Table 1




Migration patterns

Post WW2 arrival of displaced/forced migrants from eastern Europe, followed by large numbers of guest workers in 1950s-1970s, followed by asylum seekers and migrants from disintegrating socialist countries in 1990s.

Between 1950s and 1980s immigration predominantly from Europe (UK, Italy) and the US. From 1980s onwards, increasing numbers of arrivals from Asian countries. In the 1990s, immigration rates were at their highest and three quarters of new arrivals were 'visible minorities'.

Significant post WW2 immigration from ex-colonies in South Asia and the Caribbean as well as from Poland and Ukraine, fluctuating over time with changing immigration rules. Fluctuating numbers of asylum seekers since 1990s. Significant European migration since EU expansion, notably from Poland, but often temporary.

Population diversity*

A large and long-established population of migrant background (20% of total population). Numerically, people of Turkish citizenship are by far the largest migrant group. Migrants from non-European countries are gaining increased attention in recent years.

Around 20% of the total population was born outside Canada. The 'Chinese' are identified as the most populous 'visible minority' (25% of whom are Canadian-born).

Latest estimates show 16% of the population belongs to an ethnic group other than 'White British', and 11% were born outside UK. Largest enumerated ethnic groups are 'Indian' and 'Pakistani'. India is most common country of birth outside UK, followed by Poland.

Policy orientation

Reluctance to embrace an ethnically diverse identity at policy and societal level [27]. A history of firmly anti-immigration policy orientation. Citizenship based until 2000 on parental heritage rather than country of birth. Persistent resistance to dual citizenship [28]. Recent years, significant tensions and divergent political agendas [29].

Immigrant ancestry and multiculturalism are hallmarks of Canadian identity [30,31]. Successive governments across the political spectrum have encouraged immigration and high levels of naturalisation [32,33]. Points based system for accepting migrants since 1967. More recent policy interpretations of multiculturalism emphasise the importance of attachment to Canada and active citizenship, as opposed to maintenance of cultural distinctiveness [28].

Long recognised itself as an immigrant-receiving and multi-ethnic country [34,35]. Self-perception of a strong legal and policy race relations framework. Critics argue that race equality legislation and policy conflict with that relating to immigration control, citizenship, cohesion, as well as foreign policy [36,37]. Significant backlash against multiculturalism in past decade, though consistent policy concern with diversity and equality (despite limited evidence of progress towards a fairer society) [38].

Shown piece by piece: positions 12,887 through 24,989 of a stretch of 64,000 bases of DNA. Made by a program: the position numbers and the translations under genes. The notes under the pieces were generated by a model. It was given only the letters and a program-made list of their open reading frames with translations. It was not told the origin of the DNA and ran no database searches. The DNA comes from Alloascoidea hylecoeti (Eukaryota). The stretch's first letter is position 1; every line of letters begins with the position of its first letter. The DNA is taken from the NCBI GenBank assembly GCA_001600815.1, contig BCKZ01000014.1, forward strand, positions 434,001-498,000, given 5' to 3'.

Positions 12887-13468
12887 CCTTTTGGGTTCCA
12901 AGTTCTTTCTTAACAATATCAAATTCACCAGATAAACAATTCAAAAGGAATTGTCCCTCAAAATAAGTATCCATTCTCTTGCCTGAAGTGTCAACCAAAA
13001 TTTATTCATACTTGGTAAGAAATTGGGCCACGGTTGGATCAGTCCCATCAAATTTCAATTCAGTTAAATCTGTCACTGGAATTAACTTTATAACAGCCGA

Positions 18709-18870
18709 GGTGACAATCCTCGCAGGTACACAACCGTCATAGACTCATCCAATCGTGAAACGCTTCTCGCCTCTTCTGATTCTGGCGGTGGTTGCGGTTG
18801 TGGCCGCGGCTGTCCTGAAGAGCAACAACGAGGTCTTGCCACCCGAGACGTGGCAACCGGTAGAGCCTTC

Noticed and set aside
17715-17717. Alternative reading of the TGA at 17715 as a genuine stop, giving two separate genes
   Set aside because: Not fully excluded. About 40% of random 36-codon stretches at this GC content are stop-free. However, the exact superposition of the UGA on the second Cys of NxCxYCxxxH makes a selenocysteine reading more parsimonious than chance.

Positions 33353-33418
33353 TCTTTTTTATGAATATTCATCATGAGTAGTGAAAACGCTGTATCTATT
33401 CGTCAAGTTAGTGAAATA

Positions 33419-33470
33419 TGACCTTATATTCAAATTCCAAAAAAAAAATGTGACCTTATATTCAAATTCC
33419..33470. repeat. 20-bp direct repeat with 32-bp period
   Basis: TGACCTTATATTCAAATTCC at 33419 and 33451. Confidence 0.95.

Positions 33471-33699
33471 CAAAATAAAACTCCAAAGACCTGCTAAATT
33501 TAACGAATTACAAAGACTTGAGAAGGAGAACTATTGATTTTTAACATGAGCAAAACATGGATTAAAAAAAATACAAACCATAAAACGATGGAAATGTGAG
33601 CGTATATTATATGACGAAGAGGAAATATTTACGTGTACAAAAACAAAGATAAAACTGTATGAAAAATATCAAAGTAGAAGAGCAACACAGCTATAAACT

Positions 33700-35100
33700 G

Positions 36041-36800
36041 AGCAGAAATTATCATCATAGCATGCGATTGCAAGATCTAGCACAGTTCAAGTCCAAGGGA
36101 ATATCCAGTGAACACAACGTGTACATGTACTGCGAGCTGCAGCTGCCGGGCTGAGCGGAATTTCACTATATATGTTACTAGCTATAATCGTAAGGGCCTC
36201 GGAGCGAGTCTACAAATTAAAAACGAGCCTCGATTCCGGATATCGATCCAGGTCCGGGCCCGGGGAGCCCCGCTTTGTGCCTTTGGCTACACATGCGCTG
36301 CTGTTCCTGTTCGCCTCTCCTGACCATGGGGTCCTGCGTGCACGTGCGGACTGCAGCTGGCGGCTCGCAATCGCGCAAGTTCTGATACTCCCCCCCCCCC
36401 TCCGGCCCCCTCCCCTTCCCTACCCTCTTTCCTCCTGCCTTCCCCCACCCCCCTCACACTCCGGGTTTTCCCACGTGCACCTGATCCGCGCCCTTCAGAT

Migrant/minority rights and welfare

Persistent discriminatory treatment of migrants categorised as not ethnic German by state institutions as well as within housing and employment sectors [39]. Low rates of naturalization [28]. Poor socioeconomic indicators among most immigrant groups, particularly Turkish [28]. Some significant recent intervention to recognise and address needs of immigrants [40].

Generally acknowledged success in accommodating diversity [28]. Extensive programmes and resources directed towards 'integration' initiatives [28]. But, veneer of tolerance and celebration of diversity masks structural barriers to economic and social wellbeing of non-European migrant groups who have higher levels of unemployment and lower income than other groups [31].

Introduction of additional requirements for citizenship in 2000s. Relatively low naturalisation rates. Recently characterised as having a 'weak' integration policy [41]. Persistent socioeconomic disadvantage among migrant and minority groups, particularly those categorised as Bangladeshi and Pakistani [42]. Evidence of continued high levels of racial discrimination at institutional and inter-personal levels [28].

Societal discourses

Public fears of threat to identity and economic welfare. Significant public suspicion of Muslims [43]. Mass media stereotyping and pathologising of migrants, particularly Muslims [44].

Harsh criticism is levelled at government approaches to multiculturalism that are seen to ignore the hierarchies of power and opportunity that perpetuate poor welfare outcomes for racialised groups [45-47]. Significant concerns about cohesion and Canadian identity expressed by some sections of the general public, particularly among Québécois, though broadly positive public opinion towards immigration [48]. Surveys suggest high levels of racial discrimination in society, particularly among some groups [49]; Racism is increasingly recognised as a critical issue by policy makers [50].

Widespread public concern that immigration levels are too high posing threats to identity and economic opportunities [28]. Media contributing to misinformation and negative stereotyping of migrant/minority communities. Islamophobia a particular problem [51-53].

* Given the divergent categorisation and labelling of migrant and minority groups across the three countries we adopt here the country-specific conventions for describing diversity.

Salway et al. BMC Public Health 2011 11:514   doi:10.1186/1471-2458-11-514

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